What do Barack Obama, Hillary Clinton and Kanye West have in common? In 2016, all three used an item created for sale on Envato, an Australian company that is one of the world’s leading online marketplaces. Obama and Clinton used audio tracks in campaign ads while West incorporated film footage in the music video for ‘Wolves’ from his album The Life Of Pablo.
Obama, Clinton and West are just three of the two million people who buy an Envato product or service each year, with a purchase made every four seconds. On Envato’s online marketplaces, people can find digital assets including photos, video and audio files, website themes, graphics, code and 3D models; hire freelance designers and web developers; and learn the skills needed to build websites, videos, apps and graphics.
Founded in 2006 by Cyan Ta’eed, her husband Collis and friend Jun Rung, Envato has a worldwide community of seven million buyers and sellers, and customers in 197 countries including 80 per cent of the Fortune 500. The majority of its revenue is derived overseas, earning the company the title of 2016 Australian Exporter of the Year.
At the heart of Envato’s business are the people who create and sell digital assets, and from day one the company has ensured they are fairly compensated. Envato pays sellers a commission of up to 80 per cent of the sale price.
To date, it has paid more than US$480 million to its community of sellers. Over 80 people have each earned US$1 million – 19 people in 2016 alone.
Reportedly more profitable than Australian peers Atlassian and Campaign Monitor, Envato’s success is all the more impressive because it was achieved without a cent of external funding.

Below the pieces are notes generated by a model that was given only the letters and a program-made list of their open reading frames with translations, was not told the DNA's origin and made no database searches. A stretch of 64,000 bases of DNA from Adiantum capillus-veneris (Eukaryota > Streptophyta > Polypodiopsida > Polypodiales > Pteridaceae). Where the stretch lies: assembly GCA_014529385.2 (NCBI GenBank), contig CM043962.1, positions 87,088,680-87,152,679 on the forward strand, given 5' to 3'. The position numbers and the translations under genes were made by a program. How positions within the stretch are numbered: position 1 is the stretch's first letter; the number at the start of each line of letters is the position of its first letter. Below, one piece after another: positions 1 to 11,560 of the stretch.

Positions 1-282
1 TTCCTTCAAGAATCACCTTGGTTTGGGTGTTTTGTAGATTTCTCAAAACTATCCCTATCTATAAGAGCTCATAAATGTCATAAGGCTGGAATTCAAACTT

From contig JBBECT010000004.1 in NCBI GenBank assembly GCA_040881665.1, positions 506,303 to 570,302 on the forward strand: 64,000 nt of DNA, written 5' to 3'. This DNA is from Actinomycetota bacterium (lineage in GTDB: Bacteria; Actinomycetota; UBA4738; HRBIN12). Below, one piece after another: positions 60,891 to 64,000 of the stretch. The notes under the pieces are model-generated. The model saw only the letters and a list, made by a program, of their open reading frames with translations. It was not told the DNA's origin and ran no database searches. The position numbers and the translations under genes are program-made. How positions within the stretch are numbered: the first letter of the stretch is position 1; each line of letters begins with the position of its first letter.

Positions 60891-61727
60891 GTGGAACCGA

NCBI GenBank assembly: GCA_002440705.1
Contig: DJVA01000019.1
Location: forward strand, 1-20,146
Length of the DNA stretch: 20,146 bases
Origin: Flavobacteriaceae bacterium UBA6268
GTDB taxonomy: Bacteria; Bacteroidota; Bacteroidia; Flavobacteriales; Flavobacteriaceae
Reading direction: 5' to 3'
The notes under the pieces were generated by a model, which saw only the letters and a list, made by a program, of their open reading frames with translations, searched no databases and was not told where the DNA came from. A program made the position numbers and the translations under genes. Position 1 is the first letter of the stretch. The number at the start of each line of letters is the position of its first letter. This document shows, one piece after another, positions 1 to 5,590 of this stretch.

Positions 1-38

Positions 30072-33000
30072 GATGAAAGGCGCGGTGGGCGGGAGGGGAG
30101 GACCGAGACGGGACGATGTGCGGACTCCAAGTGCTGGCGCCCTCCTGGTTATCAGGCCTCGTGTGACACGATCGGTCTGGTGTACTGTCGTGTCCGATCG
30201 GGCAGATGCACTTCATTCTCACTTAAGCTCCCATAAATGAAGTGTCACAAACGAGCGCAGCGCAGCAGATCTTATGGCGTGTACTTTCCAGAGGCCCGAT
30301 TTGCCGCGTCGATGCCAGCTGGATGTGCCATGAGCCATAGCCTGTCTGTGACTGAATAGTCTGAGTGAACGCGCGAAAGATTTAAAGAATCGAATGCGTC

Bootstrapping its way to success
Eleven years ago, Ta’eed and her husband were freelance graphic designers who supplemented their incomes by selling photos and Flash stock to agencies. Dissatisfied with the low commissions they received and wanting to sell other types of assets, they decided to develop their own platform.
They thought it would take a few weeks and a few thousand dollars to develop. Instead, it took five months, all their savings and some borrowed money. But it did not cross their minds to source funds from investors.
“The startup system in 2006 was fairly nascent and I can’t remember being conscious that venture capital was an option,” says Ta’eed. “We were also quite inexperienced at building a business and were learning as we grew.”
Later, there were opportunities to source funding but Ta’eed decided it was better to grow more slowly and be modestly profitable. The absence of external investors looking for a quick return also gave Envato the freedom and flexibility to progressively increase the commissions it paid sellers.
“My father is a photographer and my mother a fashion designer, so I have a strong awareness of creative rights,” says Ta’eed. “Not only is paying a fair price the right thing to do, it makes good business sense – if our creators leave us, we wouldn’t exist.”